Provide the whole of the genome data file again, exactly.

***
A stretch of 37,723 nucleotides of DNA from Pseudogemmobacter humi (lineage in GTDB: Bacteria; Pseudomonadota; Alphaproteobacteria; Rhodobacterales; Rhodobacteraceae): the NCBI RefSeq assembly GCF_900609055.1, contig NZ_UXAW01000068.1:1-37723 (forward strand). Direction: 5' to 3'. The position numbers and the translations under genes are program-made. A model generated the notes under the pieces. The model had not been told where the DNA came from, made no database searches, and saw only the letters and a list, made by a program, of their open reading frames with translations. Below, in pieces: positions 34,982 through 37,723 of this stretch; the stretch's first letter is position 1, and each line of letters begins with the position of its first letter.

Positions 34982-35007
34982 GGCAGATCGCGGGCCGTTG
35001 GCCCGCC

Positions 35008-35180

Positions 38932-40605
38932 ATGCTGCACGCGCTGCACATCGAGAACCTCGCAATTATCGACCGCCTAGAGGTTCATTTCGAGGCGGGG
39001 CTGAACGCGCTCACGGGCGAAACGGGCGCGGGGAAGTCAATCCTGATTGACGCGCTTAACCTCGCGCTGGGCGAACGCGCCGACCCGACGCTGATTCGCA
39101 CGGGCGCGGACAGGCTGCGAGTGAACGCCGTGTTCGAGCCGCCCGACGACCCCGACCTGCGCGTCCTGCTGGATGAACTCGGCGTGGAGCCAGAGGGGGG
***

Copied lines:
A stretch of 37,723 nucleotides of DNA from Pseudogemmobacter humi (lineage in GTDB: Bacteria; Pseudomonadota; Alphaproteobacteria; Rhodobacterales; Rhodobacteraceae): the NCBI RefSeq assembly GCF_900609055.1, contig NZ_UXAW01000068.1:1-37723 (forward strand). Direction: 5' to 3'. The position numbers and the translations under genes are program-made. A model generated the notes under the pieces. The model had not been told where the DNA came from, made no database searches, and saw only the letters and a list, made by a program, of their open reading frames with translations. Below, in pieces: positions 34,982 through 37,723 of this stretch; the stretch's first letter is position 1, and each line of letters begins with the position of its first letter.

Positions 34982-35007
34982 GGCAGATCGCGGGCCGTTG
35001 GCCCGCC

Positions 35008-35180

Positions 38932-40605
38932 ATGCTGCACGCGCTGCACATCGAGAACCTCGCAATTATCGACCGCCTAGAGGTTCATTTCGAGGCGGGG
39001 CTGAACGCGCTCACGGGCGAAACGGGCGCGGGGAAGTCAATCCTGATTGACGCGCTTAACCTCGCGCTGGGCGAACGCGCCGACCCGACGCTGATTCGCA
39101 CGGGCGCGGACAGGCTGCGAGTGAACGCCGTGTTCGAGCCGCCCGACGACCCCGACCTGCGCGTCCTGCTGGATGAACTCGGCGTGGAGCCAGAGGGGGG